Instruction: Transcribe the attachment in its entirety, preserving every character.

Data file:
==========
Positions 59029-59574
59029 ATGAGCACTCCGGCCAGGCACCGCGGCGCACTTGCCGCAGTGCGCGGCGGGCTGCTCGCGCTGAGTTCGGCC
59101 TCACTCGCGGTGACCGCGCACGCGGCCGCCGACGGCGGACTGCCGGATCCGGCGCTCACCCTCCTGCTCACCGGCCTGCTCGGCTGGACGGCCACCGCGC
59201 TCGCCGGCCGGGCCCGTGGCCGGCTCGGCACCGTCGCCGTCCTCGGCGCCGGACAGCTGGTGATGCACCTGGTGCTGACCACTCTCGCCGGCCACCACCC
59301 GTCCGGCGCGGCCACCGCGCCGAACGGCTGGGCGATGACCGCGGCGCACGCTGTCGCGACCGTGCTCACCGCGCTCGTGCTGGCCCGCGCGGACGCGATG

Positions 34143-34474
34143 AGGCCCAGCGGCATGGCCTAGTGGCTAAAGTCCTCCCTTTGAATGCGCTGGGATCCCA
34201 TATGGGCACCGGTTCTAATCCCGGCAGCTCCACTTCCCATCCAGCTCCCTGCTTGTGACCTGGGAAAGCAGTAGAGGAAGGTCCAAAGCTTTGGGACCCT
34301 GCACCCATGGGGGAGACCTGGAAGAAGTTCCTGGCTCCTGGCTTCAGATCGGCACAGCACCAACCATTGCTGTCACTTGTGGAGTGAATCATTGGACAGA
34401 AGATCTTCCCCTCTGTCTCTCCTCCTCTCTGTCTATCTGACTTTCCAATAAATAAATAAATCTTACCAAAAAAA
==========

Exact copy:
Positions 59029-59574
59029 ATGAGCACTCCGGCCAGGCACCGCGGCGCACTTGCCGCAGTGCGCGGCGGGCTGCTCGCGCTGAGTTCGGCC
59101 TCACTCGCGGTGACCGCGCACGCGGCCGCCGACGGCGGACTGCCGGATCCGGCGCTCACCCTCCTGCTCACCGGCCTGCTCGGCTGGACGGCCACCGCGC
59201 TCGCCGGCCGGGCCCGTGGCCGGCTCGGCACCGTCGCCGTCCTCGGCGCCGGACAGCTGGTGATGCACCTGGTGCTGACCACTCTCGCCGGCCACCACCC
59301 GTCCGGCGCGGCCACCGCGCCGAACGGCTGGGCGATGACCGCGGCGCACGCTGTCGCGACCGTGCTCACCGCGCTCGTGCTGGCCCGCGCGGACGCGATG

Positions 34143-34474
34143 AGGCCCAGCGGCATGGCCTAGTGGCTAAAGTCCTCCCTTTGAATGCGCTGGGATCCCA
34201 TATGGGCACCGGTTCTAATCCCGGCAGCTCCACTTCCCATCCAGCTCCCTGCTTGTGACCTGGGAAAGCAGTAGAGGAAGGTCCAAAGCTTTGGGACCCT
34301 GCACCCATGGGGGAGACCTGGAAGAAGTTCCTGGCTCCTGGCTTCAGATCGGCACAGCACCAACCATTGCTGTCACTTGTGGAGTGAATCATTGGACAGA
34401 AGATCTTCCCCTCTGTCTCTCCTCCTCTCTGTCTATCTGACTTTCCAATAAATAAATAAATCTTACCAAAAAAA